202445 Use of PlumpyNut to Improve Child Nutrition and Health: Experience in Central Mozambique

Wednesday, November 11, 2009

Jennifer Kasper, MD, MPH , Health Alliance International, Seattle, WA
Chiara Bussetti, MD , Health Alliance International, Seattle, WA, Mozambique
Clara Bowley, MPH , CUAMM, Beira, Mozambique
Alejandro Soto, MD, MPH , Health Alliance International, Seattle, WA
Tatiana Bocharnikova, MD , Health Alliance International, Seattle, WA
Vitoria Munhica , Health Alliance International, Seattle, WA
Etelvina Pedro , Sofala Provincial Department of Health, Beira, Mozambique
P. Canote , Manica Provincial Department of Health, Chimoio, Mozambique
Cesar Macome, MD , Hospital Central de Beira, Beira, Mozambique
Marina Karagianis, MD , Ministry of Health, Beira, Mozambique
F. Quinas, MD , Manica Provincial Department of Health, Chimoio, Mozambique
Pablo Montoya, MD, MPH , Beira office, Health Alliance International, Chimoio, Mozambique
Barrot Lambdin, MPH , Health Alliance International, Seattle, WA
Mark A. Micek, MD, MPH , Department of Global Health, University of Washington, Seattle, WA
HIV/AIDS prevalence in Central Mozambique is 25%; 25% of infected are children less than five years old. Childhood malnutrition and micronutrient deficiency are high: 24% underweight, 41% stunted, 75% iron-deficient and 69% vitamin A deficient. PlumpyNut® is RUTF that meets 100% of caloric and micronutrient needs for ages 6-12 months and 80% of nutritional needs for ages 12-18 months. Study purpose is to evaluate PlumpyNut program and recipients' anthropometrics.

Descriptive study of children less than two years of age attending child at risk clinics with PlumpyNut program in Central Mozambique. Criteria for PlumpyNut: HIV positive infants greater than six months of age with moderate malnutrition (weight for height 70-85%); infants, regardless of HIV status, with severe malnutrition (weight for height < 70%) without complications.

1511 children were enrolled at 19 sites; 67% were female. There was significant decrease in follow-up visits between 1st, 2nd and 3rd visits (one month's time). We will describe clinic information (site, date Child at Risk Clinic and PlumpyNut Program commenced, date of PlumpyNut training for clinic staff), patient information (age at enrollment, anthropometrics, number visits, date left program and reason) and program process and outcome measures (average age at enrollment, accuracy in recording anthropometrics and dispensing quantities of PlumpyNut based on child's weight, follow-up and graduation data).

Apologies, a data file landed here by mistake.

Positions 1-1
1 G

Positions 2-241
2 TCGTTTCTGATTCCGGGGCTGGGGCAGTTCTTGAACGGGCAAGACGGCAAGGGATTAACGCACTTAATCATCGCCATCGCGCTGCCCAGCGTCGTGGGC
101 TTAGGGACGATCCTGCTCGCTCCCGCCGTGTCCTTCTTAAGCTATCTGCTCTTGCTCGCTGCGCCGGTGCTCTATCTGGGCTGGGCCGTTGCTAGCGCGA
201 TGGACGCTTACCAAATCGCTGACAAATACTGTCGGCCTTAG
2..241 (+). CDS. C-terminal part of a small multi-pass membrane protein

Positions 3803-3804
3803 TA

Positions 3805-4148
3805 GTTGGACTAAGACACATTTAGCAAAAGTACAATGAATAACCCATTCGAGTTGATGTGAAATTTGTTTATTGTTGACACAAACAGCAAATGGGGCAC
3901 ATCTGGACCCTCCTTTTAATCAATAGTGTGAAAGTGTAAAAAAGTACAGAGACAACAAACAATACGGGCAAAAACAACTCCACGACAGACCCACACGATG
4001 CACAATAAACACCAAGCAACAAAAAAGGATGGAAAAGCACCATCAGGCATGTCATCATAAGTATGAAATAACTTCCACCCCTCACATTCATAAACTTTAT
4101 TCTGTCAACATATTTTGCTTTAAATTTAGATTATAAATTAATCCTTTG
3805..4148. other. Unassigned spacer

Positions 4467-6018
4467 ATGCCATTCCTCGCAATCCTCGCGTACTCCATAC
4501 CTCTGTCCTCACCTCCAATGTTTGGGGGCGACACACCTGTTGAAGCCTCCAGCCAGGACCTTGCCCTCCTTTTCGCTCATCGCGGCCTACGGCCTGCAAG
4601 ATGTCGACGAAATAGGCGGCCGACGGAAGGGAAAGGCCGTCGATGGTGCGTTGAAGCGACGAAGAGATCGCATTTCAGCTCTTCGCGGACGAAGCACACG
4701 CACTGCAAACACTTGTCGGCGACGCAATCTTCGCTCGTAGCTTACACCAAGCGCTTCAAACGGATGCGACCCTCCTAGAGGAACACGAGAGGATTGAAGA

PlumpyNut can be an effective, replicable, and potentially sustainable intervention to improve nutritional status of HIV exposed, HIV positive, and malnourished children. Challenges include on-site mentoring post-training, maximizing enrollment and strengthening follow-up.

Learning Objectives:
1. Describe benefits of PlumpyNut, a ready to use therapeutic food for infants and children 2. Evaluate the care, quality of nutritional monitoring, and follow-up of infants and children receiving PlumpyNut and the effectiveness of the PlumpyNut pilot program in enrolling eligible infants and children in Central Mozambique 3. Compare growth parameters of HIV-exposed, HIV positive, and malnourished infants and children in Central Mozambique who receive PlumpyNut

Keywords: Nutrition, Child Health

Presenting author's disclosure statement:

Qualified on the content I am responsible for because: I am the pediatrician and principal investigator who worked on this study in Mozambique and I have a background in child nutrition.
Any relevant financial relationships? No

I agree to comply with the American Public Health Association Conflict of Interest and Commercial Support Guidelines, and to disclose to the participants any off-label or experimental uses of a commercial product or service discussed in my presentation.